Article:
2006 democracy movement in Nepal

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The 2006 Democracy Movement (Nepali: लोकतन्त्र आन्दोलन Loktantrik Āndolan /Loktantra Ka Lagi Gariyako Āndolan) is a name given to the political agitations against the direct and undemocratic rule of King Gyanendra of Nepal. The movement is also sometimes referred to as Jana Andolan-II ("People's Movement-II"), implying it being a continuation of the 1990 Jana Andolan.[1]

Reinstitution of Parliament[edit]

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In a nationally televised address, King Gyanendra reinstated the old Nepal House of Representatives on April 24, 2006.[2][3] The King called upon the Seven Party Alliance to bear the responsibility of taking the nation on the path to national unity and prosperity, while ensuring permanent peace and safeguarding multiparty democracy.

The reinstitution of Parliament was accepted by the SPA. It declared that Girija Prasad Koirala would lead the new government. The SPA stated that the new parliament will hold elections for a body that would write a new constitution.[4]

The move was rejected by the maoists. Baburam Bhattarai stated that merely restoring the parliament was not going to resolve the problems and that the rebels planned to continue fighting against government forces.[5] They still demand the formation of a Constituent Assembly and abolition of the monarchy.

On April 27, however, the Maoist insurgents responded to demands by Girija Prasad Koirala and announced a unilateral three-month truce in the Nepalese Civil War.[6][7] In addition to this, on May 1, Bhattarai announced that if "the elections [to a Constituent Assembly] are free and fair, one has to respect the result of the elections. Then of course we will abide by the verdict of the people."[8] This was seen as a large step forward as it shows the first signs of Maoist acceptance of the democratic process.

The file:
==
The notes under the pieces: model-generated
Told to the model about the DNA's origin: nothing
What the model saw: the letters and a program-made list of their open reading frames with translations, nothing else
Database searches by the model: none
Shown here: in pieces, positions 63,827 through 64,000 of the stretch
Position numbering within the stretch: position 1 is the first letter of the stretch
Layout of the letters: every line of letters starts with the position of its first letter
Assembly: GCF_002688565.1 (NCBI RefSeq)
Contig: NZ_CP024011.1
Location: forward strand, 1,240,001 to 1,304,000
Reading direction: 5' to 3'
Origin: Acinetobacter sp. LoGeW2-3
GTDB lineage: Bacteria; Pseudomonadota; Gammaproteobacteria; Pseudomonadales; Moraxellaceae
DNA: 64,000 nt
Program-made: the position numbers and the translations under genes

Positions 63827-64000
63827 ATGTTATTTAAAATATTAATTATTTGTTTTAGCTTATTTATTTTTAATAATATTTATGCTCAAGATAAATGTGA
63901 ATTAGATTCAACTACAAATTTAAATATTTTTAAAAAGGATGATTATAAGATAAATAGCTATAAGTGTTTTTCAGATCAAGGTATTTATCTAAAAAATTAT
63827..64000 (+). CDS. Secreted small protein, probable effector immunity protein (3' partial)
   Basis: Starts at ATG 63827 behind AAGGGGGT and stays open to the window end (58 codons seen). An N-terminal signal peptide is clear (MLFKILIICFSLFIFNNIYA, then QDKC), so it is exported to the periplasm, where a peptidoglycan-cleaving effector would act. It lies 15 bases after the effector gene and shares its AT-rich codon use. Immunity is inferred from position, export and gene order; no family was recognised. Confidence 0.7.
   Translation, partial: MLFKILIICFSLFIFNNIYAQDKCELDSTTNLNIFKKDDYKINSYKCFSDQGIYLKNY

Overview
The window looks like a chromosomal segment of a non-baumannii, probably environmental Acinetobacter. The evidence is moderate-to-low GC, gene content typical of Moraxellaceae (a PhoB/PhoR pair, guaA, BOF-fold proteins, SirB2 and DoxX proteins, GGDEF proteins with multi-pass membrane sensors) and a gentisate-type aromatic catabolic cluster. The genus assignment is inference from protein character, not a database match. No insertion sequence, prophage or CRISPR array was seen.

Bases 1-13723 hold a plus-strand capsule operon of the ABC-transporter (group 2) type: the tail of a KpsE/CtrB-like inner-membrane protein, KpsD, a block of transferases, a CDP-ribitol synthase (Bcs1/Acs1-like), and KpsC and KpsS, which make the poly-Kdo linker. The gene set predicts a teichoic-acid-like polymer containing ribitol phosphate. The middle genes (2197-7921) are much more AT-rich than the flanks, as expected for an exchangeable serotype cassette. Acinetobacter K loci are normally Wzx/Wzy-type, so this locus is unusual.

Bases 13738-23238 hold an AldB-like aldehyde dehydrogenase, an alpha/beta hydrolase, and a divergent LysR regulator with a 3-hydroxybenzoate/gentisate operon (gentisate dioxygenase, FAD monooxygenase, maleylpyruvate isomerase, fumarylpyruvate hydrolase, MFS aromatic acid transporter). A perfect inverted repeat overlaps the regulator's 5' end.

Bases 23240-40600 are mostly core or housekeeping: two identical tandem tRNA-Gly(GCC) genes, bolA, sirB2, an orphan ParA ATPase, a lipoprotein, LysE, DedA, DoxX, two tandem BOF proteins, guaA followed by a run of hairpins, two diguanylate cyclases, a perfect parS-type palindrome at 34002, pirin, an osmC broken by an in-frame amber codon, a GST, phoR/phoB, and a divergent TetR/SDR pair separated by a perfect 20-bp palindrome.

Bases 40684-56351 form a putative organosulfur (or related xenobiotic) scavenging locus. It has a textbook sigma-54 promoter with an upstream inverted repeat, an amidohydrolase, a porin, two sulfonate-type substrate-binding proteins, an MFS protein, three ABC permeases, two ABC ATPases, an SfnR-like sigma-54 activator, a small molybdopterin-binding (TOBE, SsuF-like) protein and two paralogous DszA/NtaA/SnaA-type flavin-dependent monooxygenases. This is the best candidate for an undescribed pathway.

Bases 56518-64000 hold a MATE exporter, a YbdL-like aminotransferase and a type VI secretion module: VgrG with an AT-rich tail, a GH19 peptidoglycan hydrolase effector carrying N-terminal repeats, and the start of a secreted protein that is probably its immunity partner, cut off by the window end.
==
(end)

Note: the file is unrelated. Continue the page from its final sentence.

On May 2, Koirala announced the new government cabinet including himself and three other ministers from the Nepali Congress: K.P. Sharma Oli from CPN (UML), Gopal Man Shrestha from Nepali Congress (Democratic) and Prabhu Narayan Chaudhari from the United Left Front.[9] This was followed on May 12 by the arrest of four ministers from the ousted royalist government and an investigation into alleged human rights violations by the army during the General Strike.[10]

May 18 Act[edit]

The most dramatic move of the post-Loktantra Andolan government came on May 18, 2006 when the Parliament unanimously voted to strip the King of many of his powers.[11] The bill included:

  • Putting 90,000 troops in the hands of the parliament
  • Imposing a tax on the royal family and its assets
  • Ending the Raj Parishad, a royal advisory council
  • Eliminating royal references from army and government titles
  • Declaring Nepal a secular country, not a Hindu Kingdom
  • Scrapping the national anthem until a new one is composed
  • Eliminating the king's position as the Supreme Commander of the Army

The act overrides the 1990 Constitution, written up following the Jana Andolan and has been described as a Nepalese Magna Carta. According to Prime Minister Koirala, "This proclamation represents the feelings of all the people."[11]

May 18 has already been named Loktantrik Day (Democracy Day) by some.[12]

Although the constitution was accepted, it was always intended to be temporary[citation needed] and on May 29, 2008, a new constitution was voted on by the Nepalese Parliament, which declared that the monarchy would be deposed and a new parliamentary republic would become the Nepalese political framework.[13]

See also[edit]

References[edit]

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